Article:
Module twelve of my class focused mostly on two other areas of writing: plays and cartoons.
One of the main differences the course highlighted between books and plays is taking in to account the various costs associated with putting a production on, whether it’s a live play or a television script. Props, locations, special effects all add up, so while writing scripts, it’s important to look critically and see if everything you show is necessary, or if you can elude to an event with just as much success as showing it.
Another difference is dialogue. Though the words characters use are important in any kind of writing, as the course author’s point out, in a script, you don’t have the luxury of getting inside a character’s head. Thus, every thought and feeling that is crucial to the story must be expressed. This also means your characters must give plenty of non-verbal cues to other characters. Bob won’t know Jill is sad unless she sighs several times in front of him or has a pained look on her face. These non-verbals are what make your characters really come alive.
Mostly, this module outlined what to expect, should you get your foot in the script-writing door. It covered, briefly, agents, fees, copyrights, production choices, script changes and even casting choices, though as a beginner, not all of these will be applicable.
It did contain a few tips on the actual writing, which I found interesting, having begun, many moons ago, a script for a musical. It’s been on my to-do list for a while, so perhaps some of these tips will help me accomplish it.
First, the authors suggest writing detailed descriptions for each character (which of course means knowing each character you’ll need in your script. I guess I just found my starting point.). This will help you get to know your character before you start writing. The idea is that you won’t get bogged down trying to rationalize behaviors or motivations, you’ll know who your character is and how they would behave, and it will flow more naturally.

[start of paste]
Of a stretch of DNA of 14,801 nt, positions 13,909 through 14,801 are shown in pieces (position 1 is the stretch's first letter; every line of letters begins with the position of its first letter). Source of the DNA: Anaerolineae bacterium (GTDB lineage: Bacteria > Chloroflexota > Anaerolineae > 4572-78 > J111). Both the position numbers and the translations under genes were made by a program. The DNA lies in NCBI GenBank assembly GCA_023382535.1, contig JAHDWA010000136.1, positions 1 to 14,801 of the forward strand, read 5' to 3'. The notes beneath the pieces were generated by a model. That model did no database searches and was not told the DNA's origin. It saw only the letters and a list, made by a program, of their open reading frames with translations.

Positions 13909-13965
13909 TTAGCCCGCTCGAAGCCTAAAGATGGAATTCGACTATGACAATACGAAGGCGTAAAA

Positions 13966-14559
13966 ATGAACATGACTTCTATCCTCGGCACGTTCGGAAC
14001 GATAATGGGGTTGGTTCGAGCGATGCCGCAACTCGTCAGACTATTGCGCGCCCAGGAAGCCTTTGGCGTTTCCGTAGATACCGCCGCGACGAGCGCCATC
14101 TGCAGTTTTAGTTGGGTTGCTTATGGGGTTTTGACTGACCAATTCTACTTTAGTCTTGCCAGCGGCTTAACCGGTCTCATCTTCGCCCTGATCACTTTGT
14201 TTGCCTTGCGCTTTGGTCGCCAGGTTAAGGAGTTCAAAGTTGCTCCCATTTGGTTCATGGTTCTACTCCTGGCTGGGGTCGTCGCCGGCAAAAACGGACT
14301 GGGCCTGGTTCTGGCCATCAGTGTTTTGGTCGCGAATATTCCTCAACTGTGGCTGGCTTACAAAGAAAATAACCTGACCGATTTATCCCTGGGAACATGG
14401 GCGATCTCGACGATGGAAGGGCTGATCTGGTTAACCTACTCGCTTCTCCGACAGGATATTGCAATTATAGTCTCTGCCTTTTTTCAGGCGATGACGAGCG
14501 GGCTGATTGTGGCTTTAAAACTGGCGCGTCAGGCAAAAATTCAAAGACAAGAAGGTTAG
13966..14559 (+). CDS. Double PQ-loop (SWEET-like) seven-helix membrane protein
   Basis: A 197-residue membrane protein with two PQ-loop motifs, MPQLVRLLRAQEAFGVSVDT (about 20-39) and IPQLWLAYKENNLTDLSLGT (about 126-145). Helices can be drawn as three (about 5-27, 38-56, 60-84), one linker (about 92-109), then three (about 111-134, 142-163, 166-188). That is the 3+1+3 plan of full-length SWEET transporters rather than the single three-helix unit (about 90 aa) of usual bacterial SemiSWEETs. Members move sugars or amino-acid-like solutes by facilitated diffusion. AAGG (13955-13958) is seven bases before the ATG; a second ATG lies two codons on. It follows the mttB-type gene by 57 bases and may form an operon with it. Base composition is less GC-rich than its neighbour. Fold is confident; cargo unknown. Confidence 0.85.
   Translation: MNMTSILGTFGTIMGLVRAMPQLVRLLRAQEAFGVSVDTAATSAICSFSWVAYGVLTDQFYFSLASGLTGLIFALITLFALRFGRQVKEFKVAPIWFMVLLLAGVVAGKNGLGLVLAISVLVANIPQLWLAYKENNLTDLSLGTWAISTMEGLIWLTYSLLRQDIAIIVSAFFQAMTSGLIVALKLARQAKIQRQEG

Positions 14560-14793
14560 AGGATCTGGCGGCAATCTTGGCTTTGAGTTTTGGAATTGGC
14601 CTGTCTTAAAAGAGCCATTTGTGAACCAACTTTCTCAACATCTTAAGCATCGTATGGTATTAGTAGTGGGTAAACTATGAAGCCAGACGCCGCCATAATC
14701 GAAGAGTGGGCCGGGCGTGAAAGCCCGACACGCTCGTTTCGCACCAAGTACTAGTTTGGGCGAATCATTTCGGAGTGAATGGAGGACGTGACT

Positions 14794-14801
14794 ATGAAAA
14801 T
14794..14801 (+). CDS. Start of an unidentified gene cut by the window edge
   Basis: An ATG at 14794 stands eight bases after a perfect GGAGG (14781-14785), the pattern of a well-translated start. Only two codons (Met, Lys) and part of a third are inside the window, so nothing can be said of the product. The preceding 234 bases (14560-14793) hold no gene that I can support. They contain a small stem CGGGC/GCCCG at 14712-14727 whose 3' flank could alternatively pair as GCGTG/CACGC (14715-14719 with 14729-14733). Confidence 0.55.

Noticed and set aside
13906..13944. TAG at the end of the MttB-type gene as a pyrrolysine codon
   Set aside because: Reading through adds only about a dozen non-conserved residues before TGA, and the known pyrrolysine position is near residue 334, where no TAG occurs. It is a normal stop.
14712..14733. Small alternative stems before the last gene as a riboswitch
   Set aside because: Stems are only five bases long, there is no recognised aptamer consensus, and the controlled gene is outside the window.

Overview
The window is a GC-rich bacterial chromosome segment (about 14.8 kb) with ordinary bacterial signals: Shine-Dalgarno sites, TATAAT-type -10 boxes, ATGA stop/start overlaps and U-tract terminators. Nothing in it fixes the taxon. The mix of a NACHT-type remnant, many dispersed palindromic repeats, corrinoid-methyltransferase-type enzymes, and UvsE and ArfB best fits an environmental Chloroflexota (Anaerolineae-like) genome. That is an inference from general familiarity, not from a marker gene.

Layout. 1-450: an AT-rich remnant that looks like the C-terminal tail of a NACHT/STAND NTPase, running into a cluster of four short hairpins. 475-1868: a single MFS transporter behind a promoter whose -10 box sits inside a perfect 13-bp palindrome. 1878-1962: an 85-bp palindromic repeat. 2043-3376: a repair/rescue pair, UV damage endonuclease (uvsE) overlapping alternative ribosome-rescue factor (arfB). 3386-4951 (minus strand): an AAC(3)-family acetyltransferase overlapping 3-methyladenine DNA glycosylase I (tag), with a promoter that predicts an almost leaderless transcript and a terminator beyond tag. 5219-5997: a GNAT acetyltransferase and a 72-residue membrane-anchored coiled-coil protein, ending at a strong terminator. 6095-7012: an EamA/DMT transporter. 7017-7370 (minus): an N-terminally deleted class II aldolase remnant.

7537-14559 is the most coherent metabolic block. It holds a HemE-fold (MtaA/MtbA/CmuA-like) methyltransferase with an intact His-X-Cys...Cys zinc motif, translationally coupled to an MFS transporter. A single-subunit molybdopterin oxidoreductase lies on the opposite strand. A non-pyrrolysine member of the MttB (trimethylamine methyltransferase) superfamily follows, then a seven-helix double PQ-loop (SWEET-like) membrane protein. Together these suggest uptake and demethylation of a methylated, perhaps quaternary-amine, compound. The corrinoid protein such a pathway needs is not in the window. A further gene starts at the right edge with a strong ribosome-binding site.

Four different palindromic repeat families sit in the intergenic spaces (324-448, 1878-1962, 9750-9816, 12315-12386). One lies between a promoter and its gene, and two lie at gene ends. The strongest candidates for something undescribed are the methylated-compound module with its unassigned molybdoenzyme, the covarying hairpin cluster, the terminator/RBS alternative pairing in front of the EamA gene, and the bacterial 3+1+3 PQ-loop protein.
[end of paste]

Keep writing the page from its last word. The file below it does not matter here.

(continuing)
Next, you should outline everything, down to what needs to happen in each line of dialogue. We’re mostly all familiar with acts and scenes within plays, but within each scene are segments, lines that make up a group, essentially, and beats, which are the individual lines. The authors suggest outlining your play beat by beat, line by line, before writing any actual dialogue. Why? Because we get attached to the perfect things we right on the first go, and we are loath to change anything.
In short, because you don’t have the luxury of descriptions or taking a look inside someone’s thought process (though we do have monologues, which can accomplish nearly the same, in the right situation), script writing takes a more full immersion into the characters and the story. Where, to a degree, your novel can be a journey of discovering things about your character and seeing where they end up, a script requires some more thorough planning. Each word is important, and needs to move along the plot, or give insight into the character. There are fewer words one can afford to waste.
So, perhaps this summer, I will make a point to do some outlining for my script (not really a children’s play, but, very little about this course is strictly regarding children’s writing anyway). We’ll see what I’ve got when the July dust settles.